One way to keep employees engaged is by providing them opportunities to further develop their professional skills. Organic downsizing offers an excellent avenue to do this. As people leave, remaining employees can be retrained to take on new roles and broadened responsibilities. If employees are afforded the chance to learn new skills and advance in their careers, they are more likely to remain committed to the company and be more content with their jobs, even when more is expected of them.
Those heavier workloads, however, can wear on employees over time, especially if there is no end in sight. Employers can combat feelings of fatigue and burnout by acknowledging their employees’ contributions through recognition and rewards. Employees will more readily step up to take on additional responsibility if they are rewarded in the process. A salary increase may be called for if an employee’s job description changes significantly. Other monetary rewards, such as merit pay, performance bonuses or equity grants can also be powerful incentives.
Rewards need not be entirely monetary though. Recognizing an employee’s hard work through a promotion, an “employee of the month” designation, or even the proverbial “pat on the back” in whatever form it takes can be meaningful motivators too. When determining how best to recognize and reward your employees, consider your company and its resources. More flexible schedules or a more lenient dress code may motivate some. Other companies offer breakfast, lunch or dinner to make it a little easier for employees to arrive early, work through lunch or stay late. A relatively inexpensive gesture or perk can go a long way toward making employees feel that their added efforts are appreciated.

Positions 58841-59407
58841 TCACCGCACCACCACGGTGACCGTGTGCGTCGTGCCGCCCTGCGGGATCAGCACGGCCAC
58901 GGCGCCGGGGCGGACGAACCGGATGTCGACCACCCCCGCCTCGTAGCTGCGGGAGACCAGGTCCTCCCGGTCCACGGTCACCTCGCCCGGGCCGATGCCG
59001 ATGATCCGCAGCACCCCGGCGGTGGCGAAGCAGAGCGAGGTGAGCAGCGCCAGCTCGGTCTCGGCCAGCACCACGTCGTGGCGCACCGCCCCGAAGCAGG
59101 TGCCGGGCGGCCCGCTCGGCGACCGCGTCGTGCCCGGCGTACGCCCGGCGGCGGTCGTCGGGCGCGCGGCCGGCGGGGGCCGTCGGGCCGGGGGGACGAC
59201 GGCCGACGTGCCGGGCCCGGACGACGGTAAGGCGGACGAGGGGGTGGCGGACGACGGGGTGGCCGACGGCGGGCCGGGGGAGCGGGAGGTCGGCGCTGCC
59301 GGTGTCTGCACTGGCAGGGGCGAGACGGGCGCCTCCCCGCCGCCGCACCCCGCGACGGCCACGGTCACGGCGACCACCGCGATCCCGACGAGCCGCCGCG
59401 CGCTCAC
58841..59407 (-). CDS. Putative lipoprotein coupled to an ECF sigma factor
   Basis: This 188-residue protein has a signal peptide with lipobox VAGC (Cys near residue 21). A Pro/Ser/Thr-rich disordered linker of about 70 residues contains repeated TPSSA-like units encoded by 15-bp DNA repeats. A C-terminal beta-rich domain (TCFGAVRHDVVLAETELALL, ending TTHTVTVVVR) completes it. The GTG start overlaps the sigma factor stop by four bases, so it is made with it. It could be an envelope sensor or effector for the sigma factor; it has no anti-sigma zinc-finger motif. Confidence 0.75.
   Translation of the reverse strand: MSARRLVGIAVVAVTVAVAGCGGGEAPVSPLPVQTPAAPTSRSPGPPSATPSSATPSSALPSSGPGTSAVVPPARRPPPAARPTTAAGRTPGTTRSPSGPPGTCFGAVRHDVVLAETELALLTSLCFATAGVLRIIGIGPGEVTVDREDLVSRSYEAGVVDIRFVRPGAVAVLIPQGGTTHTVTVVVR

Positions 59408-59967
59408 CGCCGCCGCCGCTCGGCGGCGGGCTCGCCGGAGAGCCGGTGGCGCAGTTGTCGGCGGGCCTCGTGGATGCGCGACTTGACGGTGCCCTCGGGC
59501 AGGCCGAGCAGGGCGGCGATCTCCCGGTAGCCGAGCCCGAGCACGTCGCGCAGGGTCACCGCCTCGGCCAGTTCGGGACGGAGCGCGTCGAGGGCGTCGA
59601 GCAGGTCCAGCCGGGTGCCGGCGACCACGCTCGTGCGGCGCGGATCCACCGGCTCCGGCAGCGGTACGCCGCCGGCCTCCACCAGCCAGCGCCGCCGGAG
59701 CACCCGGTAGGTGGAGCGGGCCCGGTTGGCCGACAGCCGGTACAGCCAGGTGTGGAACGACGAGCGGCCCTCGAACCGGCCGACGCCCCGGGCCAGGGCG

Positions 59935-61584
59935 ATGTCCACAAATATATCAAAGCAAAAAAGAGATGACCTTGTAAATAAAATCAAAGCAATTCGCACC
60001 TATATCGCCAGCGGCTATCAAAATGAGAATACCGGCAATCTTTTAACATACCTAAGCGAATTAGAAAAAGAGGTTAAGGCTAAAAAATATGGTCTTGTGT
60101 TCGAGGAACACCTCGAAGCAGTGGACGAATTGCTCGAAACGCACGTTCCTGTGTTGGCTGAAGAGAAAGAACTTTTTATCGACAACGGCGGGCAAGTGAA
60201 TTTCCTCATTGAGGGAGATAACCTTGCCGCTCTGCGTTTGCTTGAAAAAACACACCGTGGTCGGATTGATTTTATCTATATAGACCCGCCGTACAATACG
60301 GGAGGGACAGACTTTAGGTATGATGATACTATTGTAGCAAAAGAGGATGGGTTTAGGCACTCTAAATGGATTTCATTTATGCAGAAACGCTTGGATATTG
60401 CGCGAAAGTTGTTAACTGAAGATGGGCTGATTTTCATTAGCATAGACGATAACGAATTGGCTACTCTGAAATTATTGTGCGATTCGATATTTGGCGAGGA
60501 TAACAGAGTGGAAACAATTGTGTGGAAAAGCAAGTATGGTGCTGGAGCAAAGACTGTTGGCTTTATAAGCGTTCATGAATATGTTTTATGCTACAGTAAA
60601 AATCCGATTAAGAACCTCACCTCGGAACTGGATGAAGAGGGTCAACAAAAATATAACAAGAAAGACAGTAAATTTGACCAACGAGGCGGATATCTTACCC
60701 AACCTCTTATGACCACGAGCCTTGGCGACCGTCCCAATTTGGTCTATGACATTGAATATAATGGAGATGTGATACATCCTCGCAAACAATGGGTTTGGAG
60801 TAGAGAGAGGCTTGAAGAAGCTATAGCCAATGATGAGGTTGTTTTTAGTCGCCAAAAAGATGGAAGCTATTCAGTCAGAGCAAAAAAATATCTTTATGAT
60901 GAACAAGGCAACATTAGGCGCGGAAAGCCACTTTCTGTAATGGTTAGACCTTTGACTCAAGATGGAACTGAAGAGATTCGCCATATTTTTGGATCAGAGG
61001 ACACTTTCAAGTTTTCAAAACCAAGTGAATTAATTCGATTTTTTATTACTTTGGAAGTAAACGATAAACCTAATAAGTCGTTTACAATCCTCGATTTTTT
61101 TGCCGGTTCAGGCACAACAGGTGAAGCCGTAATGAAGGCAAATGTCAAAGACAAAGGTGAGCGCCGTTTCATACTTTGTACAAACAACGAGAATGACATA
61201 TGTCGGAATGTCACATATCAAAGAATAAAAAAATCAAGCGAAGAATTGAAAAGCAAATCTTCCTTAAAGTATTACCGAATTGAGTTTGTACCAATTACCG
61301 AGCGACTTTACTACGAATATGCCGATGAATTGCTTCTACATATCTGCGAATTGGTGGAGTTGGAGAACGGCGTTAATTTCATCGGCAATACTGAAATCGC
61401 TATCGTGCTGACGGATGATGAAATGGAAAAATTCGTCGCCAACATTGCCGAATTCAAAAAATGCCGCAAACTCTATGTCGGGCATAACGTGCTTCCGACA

There is no crystal ball. No one knows with certainty what the economic future holds, how long this slowdown might last or how deep into recession we could find ourselves. Business owners should be prepared without being paranoid. A recession need not automatically be a time of retrenchment. Agile, innovative and well-positioned companies can grow and advance in their sector if they can maintain the depth and breadth of talent they will need to succeed. Organic downsizing allows businesses to reduce headcount without damaging employee morale or drastically cutting critical skills and experience.